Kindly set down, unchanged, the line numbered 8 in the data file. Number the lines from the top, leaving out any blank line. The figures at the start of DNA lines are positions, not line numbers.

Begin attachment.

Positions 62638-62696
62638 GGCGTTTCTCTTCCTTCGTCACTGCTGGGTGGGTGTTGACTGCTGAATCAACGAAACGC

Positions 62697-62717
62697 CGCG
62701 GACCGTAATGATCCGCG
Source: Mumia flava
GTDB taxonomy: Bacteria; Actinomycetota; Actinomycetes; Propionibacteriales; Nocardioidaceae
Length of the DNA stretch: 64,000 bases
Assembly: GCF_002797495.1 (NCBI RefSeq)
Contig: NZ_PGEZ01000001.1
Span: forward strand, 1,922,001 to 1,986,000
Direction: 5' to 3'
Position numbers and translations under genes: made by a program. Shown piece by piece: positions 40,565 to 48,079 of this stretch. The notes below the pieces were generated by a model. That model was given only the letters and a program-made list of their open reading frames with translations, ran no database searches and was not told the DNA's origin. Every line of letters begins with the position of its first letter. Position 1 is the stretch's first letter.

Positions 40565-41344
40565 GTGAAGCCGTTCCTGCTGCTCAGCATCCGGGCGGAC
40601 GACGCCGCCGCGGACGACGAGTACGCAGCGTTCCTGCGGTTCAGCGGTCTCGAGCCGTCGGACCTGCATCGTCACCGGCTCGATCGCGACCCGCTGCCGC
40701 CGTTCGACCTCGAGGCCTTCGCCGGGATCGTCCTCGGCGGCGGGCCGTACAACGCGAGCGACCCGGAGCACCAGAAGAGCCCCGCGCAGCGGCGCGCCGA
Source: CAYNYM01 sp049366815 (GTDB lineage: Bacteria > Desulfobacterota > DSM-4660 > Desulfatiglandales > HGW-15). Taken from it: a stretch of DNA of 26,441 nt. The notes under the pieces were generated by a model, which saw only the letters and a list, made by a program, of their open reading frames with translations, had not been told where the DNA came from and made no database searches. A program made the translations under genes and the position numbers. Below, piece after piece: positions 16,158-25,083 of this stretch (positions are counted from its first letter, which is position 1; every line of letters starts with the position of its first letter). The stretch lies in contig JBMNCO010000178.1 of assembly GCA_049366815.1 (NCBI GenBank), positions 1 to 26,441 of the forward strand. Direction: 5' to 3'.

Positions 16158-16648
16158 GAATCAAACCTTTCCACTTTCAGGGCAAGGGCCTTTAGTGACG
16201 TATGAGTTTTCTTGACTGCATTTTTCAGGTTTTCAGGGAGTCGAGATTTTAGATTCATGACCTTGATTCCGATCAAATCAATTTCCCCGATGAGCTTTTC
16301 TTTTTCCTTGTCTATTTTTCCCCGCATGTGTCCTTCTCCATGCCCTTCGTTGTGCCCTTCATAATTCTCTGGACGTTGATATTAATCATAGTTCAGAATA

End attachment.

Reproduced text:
Length of the DNA stretch: 64,000 bases